Walmart achieved a 92% reduction in security defects by creating a "Security Maven" role to drive security best practices into their software development teams that greatly outnumbered their security teams. IT security in government is typically organized as a silo focused on protecting production systems. A government-wide security maven program would help tear down the existing" expertise" and "contractual" barriers... more »

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3. Breach-to-Response Acceleration

Supported ITAPS recommendations, part 2

Consistent with the concept that security is the responsibility of all employees, all agency employees should be educated and trained on general incident response planning concepts and any related responsibilities, including how to notify response organizations, the information to report, and other relevant activities. All incidents, exercises, and general activities offer opportunities to learn and improve planning.... more »

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3. Breach-to-Response Acceleration

Supported ITAPS recommendations

(Regular print are supported ITAPS recommendations in response to questions, flagged are expanded recommendations to more explicitly address questions, not directly addressed by ITAPS; participated in and collaborated with ITAPS OMB-OPM-NSC Task Force) How can agencies effectively address current time lags with detection of and response to vulnerabilities and threats that will significantly compress breach-to-detection-to-response... more »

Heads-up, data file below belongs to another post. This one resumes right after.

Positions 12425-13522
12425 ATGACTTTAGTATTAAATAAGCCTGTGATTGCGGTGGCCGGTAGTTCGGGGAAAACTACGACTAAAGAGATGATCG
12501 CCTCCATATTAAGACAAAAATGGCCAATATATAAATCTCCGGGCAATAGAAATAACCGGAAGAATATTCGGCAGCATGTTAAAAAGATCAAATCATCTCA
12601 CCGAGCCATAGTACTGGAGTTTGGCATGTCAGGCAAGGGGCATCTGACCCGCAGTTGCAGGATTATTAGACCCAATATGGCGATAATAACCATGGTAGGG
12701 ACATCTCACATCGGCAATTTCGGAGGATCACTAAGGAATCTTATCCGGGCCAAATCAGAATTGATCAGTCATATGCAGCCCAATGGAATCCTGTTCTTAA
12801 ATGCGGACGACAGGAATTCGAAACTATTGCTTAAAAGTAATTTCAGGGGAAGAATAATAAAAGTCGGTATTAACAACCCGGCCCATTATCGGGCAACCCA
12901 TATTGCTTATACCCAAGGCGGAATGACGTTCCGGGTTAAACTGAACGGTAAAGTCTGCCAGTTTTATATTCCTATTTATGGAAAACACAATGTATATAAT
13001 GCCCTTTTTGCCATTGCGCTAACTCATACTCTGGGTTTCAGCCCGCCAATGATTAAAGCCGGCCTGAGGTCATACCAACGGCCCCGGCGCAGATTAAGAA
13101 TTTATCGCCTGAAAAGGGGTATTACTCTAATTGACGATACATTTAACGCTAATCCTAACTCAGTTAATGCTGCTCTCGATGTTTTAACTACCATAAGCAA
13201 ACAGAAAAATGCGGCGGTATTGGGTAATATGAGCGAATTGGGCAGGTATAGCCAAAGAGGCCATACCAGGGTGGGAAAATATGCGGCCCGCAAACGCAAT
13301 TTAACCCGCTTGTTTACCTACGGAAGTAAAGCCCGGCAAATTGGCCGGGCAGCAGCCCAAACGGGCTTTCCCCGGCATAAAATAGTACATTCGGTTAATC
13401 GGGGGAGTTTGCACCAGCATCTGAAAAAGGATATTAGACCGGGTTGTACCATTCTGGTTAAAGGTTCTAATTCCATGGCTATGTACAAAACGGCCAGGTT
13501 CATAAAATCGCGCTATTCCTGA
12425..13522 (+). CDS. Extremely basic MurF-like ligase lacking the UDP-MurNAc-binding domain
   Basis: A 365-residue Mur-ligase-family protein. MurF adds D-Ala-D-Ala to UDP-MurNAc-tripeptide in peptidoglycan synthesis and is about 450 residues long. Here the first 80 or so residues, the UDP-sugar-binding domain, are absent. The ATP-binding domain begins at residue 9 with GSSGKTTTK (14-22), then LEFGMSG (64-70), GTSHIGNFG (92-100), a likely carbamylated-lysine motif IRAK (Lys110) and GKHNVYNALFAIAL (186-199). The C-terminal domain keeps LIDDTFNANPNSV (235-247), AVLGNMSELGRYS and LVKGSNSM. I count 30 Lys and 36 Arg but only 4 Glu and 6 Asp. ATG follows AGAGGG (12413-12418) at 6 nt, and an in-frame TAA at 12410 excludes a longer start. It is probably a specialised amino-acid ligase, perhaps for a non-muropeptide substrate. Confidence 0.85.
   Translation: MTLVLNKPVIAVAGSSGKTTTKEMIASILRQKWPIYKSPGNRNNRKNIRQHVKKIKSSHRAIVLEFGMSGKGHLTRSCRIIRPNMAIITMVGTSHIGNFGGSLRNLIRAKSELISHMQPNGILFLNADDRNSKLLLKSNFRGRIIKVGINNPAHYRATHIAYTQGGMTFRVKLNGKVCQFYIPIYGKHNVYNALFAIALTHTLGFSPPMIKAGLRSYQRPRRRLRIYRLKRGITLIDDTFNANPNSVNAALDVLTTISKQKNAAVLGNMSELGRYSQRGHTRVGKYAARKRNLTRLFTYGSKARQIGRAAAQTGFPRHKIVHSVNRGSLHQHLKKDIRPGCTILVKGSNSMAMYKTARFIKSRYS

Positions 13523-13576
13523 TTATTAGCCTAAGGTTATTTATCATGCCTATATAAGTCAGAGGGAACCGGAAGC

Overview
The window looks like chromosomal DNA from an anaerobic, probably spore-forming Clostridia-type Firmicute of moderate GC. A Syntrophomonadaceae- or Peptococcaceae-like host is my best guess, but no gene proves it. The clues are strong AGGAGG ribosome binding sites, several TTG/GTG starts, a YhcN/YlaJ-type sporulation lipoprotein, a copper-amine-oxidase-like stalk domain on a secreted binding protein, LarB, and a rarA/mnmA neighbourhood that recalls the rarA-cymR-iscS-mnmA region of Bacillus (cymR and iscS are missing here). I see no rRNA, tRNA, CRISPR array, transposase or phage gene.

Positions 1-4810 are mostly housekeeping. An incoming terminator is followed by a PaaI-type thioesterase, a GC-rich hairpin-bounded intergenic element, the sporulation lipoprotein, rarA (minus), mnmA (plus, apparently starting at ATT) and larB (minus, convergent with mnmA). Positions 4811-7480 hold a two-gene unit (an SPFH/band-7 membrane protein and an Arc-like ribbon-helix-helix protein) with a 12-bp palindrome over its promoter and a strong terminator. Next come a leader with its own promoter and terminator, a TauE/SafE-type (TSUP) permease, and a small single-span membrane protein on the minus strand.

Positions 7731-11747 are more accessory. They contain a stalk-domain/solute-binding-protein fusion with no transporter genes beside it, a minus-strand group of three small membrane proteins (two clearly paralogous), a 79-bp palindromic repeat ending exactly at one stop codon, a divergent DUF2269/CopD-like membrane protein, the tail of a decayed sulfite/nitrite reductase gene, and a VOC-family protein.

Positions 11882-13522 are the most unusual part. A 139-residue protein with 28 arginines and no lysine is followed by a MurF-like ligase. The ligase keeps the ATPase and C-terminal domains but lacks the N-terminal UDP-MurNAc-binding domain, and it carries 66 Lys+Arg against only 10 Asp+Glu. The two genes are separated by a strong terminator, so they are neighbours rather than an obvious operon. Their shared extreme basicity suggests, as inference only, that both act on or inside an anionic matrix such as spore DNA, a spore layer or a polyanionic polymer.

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2. Business Initiated Vulnerabilities

Supported ITAPS recommendations

(Paragraphs preceded by [Non-ITAPS] are expanded recommendations to more explicitly address questions, not directly addressed by ITAPS; participated in and collaborated with ITAPS OMB-OPM-NSC Task Force) How can agencies sharpen focus on vulnerabilities created by (or exposed by) uninformed business/program users and the array of technology solutions embedded in service delivery that does not account for cyber? [Non-ITAPS]... more »